I was left dumbstruck when CP announced it was laying off 260 maintenance of way employees across the country. These workers inspect, maintain and change tracks that are damaged by weather, the passage of very heavy trains, or time.
My 20 years of experience on Canadian Pacific maintenance of way crews leads me to fear the worst if rail carriers slow or halt their rail maintenance programs. This is not including approximately 240 positions that CP management have opted not to fill.
This means, for example, that the Winnipeg rail yard, one of the nation’s railway hubs, will lose four of its track maintenance workers for an indefinite period. This is a very puzzling decision when you consider that nearly 80% of all railway accidents and incidents take place in rail yards and that dangerous goods travel daily through the Winnipeg yard.
I also learned that a number of maintenance of way crews have had their personnel cut in half on some Subdivisions. Meanwhile, train traffic remains, and tracks require maintenance, especially during the summer months, the ideal time to upgrade the tracks to prepare for winter.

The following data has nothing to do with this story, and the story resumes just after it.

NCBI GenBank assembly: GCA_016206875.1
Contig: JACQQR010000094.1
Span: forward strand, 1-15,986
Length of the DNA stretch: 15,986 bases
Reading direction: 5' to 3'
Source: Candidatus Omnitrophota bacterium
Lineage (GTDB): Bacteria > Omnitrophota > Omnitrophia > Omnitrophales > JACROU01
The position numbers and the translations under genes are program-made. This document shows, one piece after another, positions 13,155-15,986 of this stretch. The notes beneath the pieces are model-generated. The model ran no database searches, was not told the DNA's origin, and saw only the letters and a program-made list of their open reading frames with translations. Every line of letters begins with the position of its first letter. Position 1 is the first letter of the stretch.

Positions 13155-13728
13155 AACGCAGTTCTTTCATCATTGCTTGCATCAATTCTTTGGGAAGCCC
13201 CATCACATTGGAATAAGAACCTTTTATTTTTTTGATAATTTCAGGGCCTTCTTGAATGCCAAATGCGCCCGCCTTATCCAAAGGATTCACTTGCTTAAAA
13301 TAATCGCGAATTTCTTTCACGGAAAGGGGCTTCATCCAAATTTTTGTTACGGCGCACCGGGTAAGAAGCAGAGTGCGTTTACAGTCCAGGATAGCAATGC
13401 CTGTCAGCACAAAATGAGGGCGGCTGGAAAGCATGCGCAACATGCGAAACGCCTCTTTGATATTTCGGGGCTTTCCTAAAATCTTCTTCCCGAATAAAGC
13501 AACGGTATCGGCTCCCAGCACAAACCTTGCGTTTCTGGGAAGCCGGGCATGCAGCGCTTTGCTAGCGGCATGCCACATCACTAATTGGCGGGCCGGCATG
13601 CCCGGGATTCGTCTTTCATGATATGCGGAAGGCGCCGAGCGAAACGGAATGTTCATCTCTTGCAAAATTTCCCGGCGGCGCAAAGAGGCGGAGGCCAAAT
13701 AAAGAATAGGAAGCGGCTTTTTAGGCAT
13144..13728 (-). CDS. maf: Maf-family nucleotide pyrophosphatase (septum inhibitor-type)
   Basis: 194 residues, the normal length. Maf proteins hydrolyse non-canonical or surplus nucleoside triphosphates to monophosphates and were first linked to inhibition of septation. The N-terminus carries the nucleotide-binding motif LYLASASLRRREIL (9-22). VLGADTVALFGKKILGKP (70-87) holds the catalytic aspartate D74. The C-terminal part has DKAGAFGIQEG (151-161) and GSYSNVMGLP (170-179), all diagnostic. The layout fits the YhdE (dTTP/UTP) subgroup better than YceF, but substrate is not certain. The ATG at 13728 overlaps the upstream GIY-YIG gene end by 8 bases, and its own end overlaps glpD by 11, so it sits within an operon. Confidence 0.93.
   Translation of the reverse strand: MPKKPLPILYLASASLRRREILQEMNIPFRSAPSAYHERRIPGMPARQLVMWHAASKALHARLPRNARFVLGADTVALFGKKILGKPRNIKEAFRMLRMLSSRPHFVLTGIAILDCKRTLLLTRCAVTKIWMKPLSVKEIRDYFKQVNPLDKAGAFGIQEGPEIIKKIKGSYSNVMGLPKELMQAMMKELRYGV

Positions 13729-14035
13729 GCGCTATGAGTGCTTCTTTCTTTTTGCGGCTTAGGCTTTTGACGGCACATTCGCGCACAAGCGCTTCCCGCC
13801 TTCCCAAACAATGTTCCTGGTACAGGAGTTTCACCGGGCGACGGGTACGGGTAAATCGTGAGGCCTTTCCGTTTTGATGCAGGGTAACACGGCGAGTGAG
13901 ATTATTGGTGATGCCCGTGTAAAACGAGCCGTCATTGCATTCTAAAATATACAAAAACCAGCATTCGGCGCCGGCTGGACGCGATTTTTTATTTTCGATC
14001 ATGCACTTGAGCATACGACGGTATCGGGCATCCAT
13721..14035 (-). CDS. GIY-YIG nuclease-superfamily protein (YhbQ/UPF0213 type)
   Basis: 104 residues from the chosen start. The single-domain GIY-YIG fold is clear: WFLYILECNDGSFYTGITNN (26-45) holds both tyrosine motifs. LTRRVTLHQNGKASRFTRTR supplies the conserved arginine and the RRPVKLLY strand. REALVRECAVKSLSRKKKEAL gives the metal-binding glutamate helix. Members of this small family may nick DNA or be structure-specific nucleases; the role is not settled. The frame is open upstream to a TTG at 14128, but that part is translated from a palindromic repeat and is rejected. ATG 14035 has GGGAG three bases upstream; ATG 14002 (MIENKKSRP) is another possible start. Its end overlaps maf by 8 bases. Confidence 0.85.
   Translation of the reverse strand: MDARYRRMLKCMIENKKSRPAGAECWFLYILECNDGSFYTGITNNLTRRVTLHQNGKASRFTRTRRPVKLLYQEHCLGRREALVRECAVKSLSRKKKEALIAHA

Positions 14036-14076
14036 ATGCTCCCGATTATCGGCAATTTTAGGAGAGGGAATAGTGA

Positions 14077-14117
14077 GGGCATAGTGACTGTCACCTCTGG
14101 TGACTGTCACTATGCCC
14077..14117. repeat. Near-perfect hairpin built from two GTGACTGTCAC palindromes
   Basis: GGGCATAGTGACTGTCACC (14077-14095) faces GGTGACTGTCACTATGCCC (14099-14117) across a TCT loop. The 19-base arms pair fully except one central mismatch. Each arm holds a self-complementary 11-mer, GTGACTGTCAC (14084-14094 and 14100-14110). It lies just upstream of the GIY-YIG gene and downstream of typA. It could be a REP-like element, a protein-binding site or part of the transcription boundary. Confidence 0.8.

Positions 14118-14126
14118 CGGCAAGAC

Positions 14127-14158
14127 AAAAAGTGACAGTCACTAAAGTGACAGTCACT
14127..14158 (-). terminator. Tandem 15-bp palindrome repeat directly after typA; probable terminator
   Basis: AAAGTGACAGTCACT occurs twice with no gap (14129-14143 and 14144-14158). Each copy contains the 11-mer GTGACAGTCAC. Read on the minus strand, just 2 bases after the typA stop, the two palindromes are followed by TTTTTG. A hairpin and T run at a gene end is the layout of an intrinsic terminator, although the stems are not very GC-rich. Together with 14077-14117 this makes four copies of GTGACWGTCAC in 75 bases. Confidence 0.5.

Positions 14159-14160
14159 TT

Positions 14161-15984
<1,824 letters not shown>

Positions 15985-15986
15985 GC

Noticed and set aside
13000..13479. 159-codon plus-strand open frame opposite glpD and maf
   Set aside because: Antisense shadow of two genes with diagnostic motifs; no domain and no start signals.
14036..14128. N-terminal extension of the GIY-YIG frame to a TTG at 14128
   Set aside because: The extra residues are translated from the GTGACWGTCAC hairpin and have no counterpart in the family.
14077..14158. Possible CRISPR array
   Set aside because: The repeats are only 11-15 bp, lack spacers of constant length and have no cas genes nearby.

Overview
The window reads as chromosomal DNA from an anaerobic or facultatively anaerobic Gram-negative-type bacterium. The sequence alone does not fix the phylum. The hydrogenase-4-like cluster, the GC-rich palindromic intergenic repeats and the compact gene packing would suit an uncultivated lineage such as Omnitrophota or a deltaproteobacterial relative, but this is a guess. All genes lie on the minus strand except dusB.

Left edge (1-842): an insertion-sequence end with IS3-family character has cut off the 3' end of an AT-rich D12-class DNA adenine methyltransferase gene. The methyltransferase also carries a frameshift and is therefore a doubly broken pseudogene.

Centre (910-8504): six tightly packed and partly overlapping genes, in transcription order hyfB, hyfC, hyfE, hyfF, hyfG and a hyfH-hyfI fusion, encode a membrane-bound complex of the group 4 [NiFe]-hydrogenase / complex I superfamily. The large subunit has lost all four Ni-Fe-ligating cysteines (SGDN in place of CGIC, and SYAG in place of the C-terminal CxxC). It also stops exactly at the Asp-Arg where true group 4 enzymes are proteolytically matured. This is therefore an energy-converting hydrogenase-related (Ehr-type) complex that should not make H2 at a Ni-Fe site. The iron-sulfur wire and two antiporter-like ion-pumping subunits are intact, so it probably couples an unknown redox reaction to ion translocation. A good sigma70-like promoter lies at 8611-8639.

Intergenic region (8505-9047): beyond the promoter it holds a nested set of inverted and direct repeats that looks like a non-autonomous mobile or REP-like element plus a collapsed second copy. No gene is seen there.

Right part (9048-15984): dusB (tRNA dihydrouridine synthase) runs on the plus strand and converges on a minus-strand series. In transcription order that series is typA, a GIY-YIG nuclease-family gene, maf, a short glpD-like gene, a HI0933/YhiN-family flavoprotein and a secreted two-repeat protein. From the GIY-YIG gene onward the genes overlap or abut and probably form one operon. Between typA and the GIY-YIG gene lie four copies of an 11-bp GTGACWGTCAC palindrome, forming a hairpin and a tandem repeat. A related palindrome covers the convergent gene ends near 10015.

To add insult to injury, Canadian Pacific management has decided that a risk assessment regarding these layoffs is unnecessary.
While it’s true some governments and towns have neglected streets and highways maintenance for years, even decades, unlike road networks, railways are unforgiving. Given the length and weight of trains, a poorly maintained track network is a sure way to heighten the risk of accidents. Just imagine a derailment in the middle of a city the size of Winnipeg!
Everyone agrees on the importance of thorough track maintenance. The federal government must step in immediately to bring this rail carrier back in line – if only in memory of the victims of Lac-Mégantic – to ensure the safety of Canadians and of every worker in the industry.
Gary Doherty is a maintenance of way employee with CP and president of the Teamsters Canada Rail Conference, Maintenance of Way Employees Division.